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98 Ford Ranger 2.5L starter/possible parasitic drawn on battery.


Doomgaze

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Greetings y'all

I'm having a issue with my truck having a low battery after parked over night. I've been having an issue with my starter and have ordered one to replace the old starter. Sometimes it works sometimes it doesn't. Would a bad starter/solenoid cause a parasitic drawn on the battery? Battery is brand new and alternator isn't very old but the truck had been sitting for about 2 years. No issues when I parked it back then. I plan on replacing the starter Friday and will update the post whether or not this fixed the issue. Just wanted to make this post to get any ideas on what to check for in case the starter is not the issue.

Thank y'all for your time.
 


franklin2

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I have never seen a solenoid or a starter cause a parasitic draw. They either work when commanded, or they don't. If the solenoid sticks, it will cause the starter to run all the time.

If you want to check to see if you have a draw, get a old simple testlight with the regular bulb in it, not a LED type. Take the negative battery cable off and lay it on a rag. Clip the testlight to the battery neg terminal, and stick the probe on the terminal on the rag. If the testlight lights up bright, you do have a drain.

Ford has some systems in their vehicles that have to go to sleep after a few minutes. If you have something like this, you will have to wait on those, and make sure the doors are closed and the domelights are off. Once you are sure your vehicle went to sleep, check the light(somehow leave it connected at all times). The computer and radio memories are not enough to light the testlight bright, but a drain will. You can then start pulling fuses to see if the light goes out. Once it goes out you have found the circuit causing the drain. You can also pull the wires off the alternator and see if the light goes out.
 

Doomgaze

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Good idea, I had put a dome light in before I last parked the truck but took it out the other day. It wasn't the right one for my model of Ranger but it worked. When the light was in though the dome light never came on. I never had a dome light since I had the truck. I did notice that my radio wasn't working anymore and put a new fuse in but the radio isn't working again. I'll get a tester light and do like you said and see if I can locate the issue. The starter has given me issues in the past so I just assumed it may be faulty. I'd assume the alternator is fine since the truck doesn't die when I'm driving it.
 

franklin2

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The alternator can have a bad diode in it. It will charge the battery (though not as good) but if one of the diodes is shorted, it will present a drain to the system when the alternator is not turning. There are 6 diodes in there.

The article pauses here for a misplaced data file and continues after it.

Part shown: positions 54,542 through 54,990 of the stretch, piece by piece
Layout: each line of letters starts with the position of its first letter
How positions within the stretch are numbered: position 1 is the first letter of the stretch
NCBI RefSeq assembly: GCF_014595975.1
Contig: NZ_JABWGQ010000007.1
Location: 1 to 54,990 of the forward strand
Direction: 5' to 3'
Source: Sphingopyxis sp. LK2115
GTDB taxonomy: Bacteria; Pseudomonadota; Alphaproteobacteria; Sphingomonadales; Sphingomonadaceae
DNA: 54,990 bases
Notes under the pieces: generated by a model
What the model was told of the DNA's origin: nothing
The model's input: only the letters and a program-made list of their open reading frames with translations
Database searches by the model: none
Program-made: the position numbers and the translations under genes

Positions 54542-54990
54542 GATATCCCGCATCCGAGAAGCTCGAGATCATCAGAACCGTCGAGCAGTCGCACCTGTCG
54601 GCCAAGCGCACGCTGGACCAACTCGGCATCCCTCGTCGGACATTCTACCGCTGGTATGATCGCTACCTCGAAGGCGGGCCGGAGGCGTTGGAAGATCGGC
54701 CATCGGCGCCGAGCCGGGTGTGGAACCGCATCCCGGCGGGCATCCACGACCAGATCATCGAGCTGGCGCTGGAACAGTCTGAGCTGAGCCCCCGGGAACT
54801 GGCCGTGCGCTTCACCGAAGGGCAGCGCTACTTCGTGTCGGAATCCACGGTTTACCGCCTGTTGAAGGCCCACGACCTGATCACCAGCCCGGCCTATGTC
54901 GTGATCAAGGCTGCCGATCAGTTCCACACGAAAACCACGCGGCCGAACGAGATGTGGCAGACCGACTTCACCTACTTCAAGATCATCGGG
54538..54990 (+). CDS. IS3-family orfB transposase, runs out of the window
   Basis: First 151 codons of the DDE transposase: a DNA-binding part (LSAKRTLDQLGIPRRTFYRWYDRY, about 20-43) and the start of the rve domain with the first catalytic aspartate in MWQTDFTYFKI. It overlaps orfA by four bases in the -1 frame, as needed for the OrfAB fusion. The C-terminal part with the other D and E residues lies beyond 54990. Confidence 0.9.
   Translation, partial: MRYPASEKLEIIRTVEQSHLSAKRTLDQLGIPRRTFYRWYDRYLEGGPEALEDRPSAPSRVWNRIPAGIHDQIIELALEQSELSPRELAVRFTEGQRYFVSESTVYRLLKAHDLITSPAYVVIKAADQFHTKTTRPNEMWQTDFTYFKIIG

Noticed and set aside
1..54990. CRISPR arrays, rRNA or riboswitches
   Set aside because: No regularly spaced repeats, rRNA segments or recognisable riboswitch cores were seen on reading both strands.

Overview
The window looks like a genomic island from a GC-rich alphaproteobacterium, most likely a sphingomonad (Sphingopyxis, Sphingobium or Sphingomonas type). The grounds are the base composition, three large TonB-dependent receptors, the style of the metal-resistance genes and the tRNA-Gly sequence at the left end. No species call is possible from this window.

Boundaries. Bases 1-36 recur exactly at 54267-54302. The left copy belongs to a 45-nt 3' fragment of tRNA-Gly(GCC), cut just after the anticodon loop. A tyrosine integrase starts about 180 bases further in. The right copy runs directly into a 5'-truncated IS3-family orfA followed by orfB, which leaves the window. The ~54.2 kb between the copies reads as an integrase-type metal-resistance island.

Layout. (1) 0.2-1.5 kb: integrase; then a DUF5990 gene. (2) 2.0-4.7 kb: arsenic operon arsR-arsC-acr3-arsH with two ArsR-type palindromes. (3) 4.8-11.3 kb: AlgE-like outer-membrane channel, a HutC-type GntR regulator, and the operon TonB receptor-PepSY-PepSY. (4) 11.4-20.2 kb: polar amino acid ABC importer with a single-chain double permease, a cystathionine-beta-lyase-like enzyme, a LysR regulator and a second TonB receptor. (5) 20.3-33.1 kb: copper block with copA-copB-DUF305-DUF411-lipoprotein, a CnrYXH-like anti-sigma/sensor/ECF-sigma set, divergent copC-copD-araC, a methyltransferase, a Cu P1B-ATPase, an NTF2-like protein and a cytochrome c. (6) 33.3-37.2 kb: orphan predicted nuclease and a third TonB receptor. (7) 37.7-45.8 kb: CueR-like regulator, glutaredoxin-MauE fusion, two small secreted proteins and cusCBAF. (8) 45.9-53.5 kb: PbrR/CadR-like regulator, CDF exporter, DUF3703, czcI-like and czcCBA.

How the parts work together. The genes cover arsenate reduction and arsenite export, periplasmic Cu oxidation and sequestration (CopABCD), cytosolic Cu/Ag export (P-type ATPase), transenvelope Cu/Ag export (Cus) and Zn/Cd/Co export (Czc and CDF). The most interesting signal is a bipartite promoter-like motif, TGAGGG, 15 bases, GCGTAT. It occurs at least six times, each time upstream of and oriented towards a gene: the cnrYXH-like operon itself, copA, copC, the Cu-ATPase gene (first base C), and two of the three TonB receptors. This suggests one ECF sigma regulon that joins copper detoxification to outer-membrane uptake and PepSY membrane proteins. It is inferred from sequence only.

2011Supercab

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Brand new battery?

New when you parked the truck 2 years ago, or new in the last few days?
 

Doomgaze

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The alternator can have a bad diode in it. It will charge the battery (though not as good) but if one of the diodes is shorted, it will present a drain to the system when the alternator is not turning. There are 6 diodes in there.
Yeah, that is something I'm definitely going to check. I can test an alternator with a multimeter instead of pulling it and taking it to a parts place correct?
 

franklin2

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Yeah, that is something I'm definitely going to check. I can test an alternator with a multimeter instead of pulling it and taking it to a parts place correct?
No, you need a oscilloscope to check it. Or you possibly could put your meter on A/C and see what reading you get, but I do not know what would be a good reading or a bad reading. An alternator generates 3 phase AC voltage, thus is why it's called a alternator. The diodes change this 3 phase A/C to single phase DC for the vehicle to use.

If you simply do the testlight test, and if the light is lit up, you can unplug the wiring and unbolt the large wire off the alternator. If the light goes out, then the alternator was the problem.
 

Doomgaze

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No, you need a oscilloscope to check it. Or you possibly could put your meter on A/C and see what reading you get, but I do not know what would be a good reading or a bad reading. An alternator generates 3 phase AC voltage, thus is why it's called a alternator. The diodes change this 3 phase A/C to single phase DC for the vehicle to use.

If you simply do the testlight test, and if the light is lit up, you can unplug the wiring and unbolt the large wire off the alternator. If the light goes out, then the alternator was the problem.
Update: No charging issue/parasitic drawn issue. Starter solenoid positive stud on old Motorcraft was loose and warn out. Not allowing the starter to work. Put a new starter in cranked up with no issues. Thanks, Franklin2 for the information.
 

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